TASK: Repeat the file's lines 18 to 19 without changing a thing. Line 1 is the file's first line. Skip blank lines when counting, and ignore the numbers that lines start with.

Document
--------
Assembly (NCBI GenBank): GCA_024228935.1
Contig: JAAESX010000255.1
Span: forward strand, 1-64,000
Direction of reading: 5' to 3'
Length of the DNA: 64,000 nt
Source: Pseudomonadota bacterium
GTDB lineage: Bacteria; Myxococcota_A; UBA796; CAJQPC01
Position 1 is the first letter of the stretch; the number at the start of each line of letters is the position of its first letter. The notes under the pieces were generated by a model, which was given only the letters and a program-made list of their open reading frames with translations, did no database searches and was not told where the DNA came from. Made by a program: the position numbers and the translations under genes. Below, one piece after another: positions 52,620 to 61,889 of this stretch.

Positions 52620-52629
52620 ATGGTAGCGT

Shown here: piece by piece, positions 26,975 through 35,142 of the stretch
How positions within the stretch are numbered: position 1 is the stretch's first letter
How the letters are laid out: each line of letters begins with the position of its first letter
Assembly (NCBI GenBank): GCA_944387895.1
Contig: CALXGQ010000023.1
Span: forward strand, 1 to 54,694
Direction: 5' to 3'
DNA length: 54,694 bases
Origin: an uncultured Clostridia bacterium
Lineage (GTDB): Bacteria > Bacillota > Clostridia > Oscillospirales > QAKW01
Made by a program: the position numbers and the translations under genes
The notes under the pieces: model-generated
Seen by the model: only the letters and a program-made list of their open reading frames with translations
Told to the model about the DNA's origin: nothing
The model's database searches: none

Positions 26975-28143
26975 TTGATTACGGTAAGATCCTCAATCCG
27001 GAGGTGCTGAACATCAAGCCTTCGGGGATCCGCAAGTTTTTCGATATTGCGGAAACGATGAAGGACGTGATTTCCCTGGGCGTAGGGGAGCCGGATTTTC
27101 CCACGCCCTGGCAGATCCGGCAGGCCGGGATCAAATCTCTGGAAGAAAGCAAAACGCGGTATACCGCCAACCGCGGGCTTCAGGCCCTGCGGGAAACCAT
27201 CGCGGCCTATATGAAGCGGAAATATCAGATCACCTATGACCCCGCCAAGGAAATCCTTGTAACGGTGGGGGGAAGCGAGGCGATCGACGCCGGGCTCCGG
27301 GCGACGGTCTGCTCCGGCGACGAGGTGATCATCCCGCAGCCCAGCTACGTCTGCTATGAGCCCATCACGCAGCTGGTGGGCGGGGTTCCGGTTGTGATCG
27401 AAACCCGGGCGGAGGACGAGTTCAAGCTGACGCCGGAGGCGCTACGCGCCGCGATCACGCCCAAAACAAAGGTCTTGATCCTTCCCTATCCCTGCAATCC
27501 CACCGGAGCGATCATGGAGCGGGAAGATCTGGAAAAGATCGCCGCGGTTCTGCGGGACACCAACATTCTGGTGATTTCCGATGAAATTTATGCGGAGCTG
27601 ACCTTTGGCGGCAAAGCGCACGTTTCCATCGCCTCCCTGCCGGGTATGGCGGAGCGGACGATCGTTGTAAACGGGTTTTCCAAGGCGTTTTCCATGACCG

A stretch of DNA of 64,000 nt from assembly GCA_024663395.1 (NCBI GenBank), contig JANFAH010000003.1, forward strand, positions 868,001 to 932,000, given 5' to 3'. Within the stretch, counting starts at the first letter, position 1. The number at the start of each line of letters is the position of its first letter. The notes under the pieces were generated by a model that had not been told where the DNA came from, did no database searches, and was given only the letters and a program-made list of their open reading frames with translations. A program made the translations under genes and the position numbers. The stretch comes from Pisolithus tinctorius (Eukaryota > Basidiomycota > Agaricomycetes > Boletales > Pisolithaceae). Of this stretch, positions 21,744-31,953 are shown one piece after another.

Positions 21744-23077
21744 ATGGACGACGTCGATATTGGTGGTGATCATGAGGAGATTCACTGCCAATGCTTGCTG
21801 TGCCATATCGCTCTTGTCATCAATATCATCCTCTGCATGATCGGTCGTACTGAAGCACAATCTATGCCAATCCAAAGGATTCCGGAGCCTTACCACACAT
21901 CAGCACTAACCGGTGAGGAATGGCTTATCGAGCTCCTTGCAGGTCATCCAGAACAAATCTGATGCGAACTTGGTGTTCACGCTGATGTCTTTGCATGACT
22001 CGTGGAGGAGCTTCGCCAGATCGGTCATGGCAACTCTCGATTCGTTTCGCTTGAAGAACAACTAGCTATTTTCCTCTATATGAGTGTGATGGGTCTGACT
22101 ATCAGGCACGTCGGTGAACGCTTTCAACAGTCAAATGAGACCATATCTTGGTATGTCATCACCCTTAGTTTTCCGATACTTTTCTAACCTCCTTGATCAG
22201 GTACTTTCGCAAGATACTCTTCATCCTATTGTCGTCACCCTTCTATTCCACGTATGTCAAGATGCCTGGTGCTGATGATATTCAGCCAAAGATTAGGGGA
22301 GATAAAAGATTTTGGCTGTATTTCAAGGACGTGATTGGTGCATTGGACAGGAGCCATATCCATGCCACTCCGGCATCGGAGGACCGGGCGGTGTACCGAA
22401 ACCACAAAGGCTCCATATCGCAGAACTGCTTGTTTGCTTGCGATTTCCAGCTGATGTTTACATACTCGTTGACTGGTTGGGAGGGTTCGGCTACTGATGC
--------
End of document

DNA length: 54,694 bases
Origin: an uncultured Clostridia bacterium